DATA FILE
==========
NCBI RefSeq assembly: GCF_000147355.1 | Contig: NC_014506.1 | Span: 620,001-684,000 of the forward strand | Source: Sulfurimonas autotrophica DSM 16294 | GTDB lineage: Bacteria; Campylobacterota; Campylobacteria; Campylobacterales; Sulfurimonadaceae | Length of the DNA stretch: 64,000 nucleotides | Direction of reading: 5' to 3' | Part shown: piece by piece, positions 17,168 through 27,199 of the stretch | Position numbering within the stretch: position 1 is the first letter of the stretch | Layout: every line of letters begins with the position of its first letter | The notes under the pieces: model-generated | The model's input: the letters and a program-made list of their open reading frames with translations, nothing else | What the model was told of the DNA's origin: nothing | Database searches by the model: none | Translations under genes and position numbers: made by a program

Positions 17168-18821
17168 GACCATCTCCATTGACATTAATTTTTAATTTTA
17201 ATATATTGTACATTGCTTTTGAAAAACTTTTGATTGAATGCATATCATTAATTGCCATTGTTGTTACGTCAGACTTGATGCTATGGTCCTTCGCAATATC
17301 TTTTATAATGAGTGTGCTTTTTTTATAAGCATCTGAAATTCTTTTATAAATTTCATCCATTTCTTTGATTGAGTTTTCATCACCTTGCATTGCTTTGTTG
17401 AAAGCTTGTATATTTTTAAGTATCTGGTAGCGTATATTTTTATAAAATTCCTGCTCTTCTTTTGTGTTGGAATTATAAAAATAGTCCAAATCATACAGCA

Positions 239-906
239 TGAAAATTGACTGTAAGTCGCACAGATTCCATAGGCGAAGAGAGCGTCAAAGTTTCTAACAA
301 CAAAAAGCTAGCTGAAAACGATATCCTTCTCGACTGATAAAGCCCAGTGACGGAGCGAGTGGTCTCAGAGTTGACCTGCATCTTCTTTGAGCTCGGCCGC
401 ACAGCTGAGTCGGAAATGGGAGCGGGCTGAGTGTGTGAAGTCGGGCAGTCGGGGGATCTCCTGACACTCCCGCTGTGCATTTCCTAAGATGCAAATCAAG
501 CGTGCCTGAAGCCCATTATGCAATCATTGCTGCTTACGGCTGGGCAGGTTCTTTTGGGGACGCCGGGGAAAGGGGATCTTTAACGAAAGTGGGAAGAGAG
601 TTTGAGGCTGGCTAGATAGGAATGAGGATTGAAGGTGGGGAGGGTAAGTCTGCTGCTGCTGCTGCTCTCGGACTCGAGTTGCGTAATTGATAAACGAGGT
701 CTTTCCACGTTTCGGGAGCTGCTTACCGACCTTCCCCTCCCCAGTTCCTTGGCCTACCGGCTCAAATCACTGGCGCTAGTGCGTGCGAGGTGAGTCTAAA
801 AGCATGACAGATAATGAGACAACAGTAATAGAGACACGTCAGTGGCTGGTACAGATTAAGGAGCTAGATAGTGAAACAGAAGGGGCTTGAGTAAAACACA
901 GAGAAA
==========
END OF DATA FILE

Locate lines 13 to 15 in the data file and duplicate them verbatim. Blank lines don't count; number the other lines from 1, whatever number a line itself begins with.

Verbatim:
701 CTTTCCACGTTTCGGGAGCTGCTTACCGACCTTCCCCTCCCCAGTTCCTTGGCCTACCGGCTCAAATCACTGGCGCTAGTGCGTGCGAGGTGAGTCTAAA
801 AGCATGACAGATAATGAGACAACAGTAATAGAGACACGTCAGTGGCTGGTACAGATTAAGGAGCTAGATAGTGAAACAGAAGGGGCTTGAGTAAAACACA
901 GAGAAA